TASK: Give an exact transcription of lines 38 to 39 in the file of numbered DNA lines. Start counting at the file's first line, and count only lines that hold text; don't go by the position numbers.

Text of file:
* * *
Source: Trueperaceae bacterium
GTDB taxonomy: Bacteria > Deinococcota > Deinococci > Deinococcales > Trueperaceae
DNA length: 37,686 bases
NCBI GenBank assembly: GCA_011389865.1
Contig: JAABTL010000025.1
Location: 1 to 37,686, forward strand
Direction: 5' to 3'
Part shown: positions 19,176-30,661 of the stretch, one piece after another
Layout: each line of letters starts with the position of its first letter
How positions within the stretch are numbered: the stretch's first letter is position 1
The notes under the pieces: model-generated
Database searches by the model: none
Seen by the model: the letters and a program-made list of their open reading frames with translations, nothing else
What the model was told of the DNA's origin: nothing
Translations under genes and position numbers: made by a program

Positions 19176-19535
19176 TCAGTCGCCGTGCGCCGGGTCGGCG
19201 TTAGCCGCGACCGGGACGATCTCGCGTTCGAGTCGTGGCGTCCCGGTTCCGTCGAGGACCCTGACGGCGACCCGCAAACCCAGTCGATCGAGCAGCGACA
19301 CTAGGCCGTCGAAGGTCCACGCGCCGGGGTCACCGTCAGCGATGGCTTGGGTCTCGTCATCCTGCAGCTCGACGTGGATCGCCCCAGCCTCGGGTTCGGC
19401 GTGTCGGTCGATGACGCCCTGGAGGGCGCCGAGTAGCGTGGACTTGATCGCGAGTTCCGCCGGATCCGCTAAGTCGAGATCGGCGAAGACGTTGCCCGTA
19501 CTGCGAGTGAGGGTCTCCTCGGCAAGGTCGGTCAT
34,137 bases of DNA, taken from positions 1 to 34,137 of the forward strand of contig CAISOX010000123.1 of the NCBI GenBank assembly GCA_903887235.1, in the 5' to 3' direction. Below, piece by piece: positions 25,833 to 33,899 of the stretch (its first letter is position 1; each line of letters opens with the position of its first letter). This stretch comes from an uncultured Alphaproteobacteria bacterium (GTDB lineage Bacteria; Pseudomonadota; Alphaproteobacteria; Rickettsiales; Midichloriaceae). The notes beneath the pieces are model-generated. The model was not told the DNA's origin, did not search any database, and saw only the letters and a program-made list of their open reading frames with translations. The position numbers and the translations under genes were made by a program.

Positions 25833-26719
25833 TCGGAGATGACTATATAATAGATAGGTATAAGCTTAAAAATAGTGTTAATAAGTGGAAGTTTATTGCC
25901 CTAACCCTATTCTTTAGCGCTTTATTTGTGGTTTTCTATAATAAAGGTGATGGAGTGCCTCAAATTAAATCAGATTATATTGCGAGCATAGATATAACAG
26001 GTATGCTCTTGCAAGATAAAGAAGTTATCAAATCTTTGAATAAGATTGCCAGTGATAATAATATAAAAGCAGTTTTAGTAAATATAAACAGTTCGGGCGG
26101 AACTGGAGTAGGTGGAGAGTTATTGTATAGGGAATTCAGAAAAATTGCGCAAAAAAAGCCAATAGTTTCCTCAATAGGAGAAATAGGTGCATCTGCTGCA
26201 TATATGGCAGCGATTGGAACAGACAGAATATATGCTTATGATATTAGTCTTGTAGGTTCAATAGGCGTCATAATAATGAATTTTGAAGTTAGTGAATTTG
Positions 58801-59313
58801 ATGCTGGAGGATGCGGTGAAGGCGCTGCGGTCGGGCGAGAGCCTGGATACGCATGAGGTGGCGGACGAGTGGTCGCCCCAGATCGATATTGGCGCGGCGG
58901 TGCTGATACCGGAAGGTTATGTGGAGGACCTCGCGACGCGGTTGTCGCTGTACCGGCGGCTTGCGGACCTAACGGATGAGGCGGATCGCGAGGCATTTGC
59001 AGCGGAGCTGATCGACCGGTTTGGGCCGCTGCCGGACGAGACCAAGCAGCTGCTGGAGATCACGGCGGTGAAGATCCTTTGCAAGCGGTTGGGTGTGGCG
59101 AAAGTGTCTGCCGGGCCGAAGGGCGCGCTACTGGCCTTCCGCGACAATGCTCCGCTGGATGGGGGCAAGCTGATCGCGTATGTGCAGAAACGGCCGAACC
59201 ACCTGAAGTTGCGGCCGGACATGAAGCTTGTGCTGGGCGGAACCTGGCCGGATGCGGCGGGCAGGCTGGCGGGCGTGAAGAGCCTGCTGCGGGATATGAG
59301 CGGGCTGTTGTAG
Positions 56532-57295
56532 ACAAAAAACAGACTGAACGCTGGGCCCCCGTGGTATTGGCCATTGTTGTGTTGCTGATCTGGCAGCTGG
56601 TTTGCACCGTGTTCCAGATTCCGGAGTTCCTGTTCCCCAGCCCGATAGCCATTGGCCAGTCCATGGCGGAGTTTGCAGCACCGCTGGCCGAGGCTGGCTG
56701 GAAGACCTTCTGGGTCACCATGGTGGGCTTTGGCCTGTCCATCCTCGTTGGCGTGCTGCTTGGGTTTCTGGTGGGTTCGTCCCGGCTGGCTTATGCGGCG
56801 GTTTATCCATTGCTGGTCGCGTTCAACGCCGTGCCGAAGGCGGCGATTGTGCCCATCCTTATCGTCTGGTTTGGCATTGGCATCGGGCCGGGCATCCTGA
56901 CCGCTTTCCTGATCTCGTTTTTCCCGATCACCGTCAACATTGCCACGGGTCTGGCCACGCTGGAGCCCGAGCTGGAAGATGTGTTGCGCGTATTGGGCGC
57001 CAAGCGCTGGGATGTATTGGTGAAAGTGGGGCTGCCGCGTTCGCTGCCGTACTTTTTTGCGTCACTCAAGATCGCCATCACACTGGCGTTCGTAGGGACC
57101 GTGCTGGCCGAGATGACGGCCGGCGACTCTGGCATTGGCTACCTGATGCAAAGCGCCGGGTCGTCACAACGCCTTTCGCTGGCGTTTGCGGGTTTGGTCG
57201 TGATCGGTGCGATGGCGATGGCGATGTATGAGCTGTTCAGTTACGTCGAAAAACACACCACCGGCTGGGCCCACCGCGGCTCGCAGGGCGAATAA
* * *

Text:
56601 TTTGCACCGTGTTCCAGATTCCGGAGTTCCTGTTCCCCAGCCCGATAGCCATTGGCCAGTCCATGGCGGAGTTTGCAGCACCGCTGGCCGAGGCTGGCTG
56701 GAAGACCTTCTGGGTCACCATGGTGGGCTTTGGCCTGTCCATCCTCGTTGGCGTGCTGCTTGGGTTTCTGGTGGGTTCGTCCCGGCTGGCTTATGCGGCG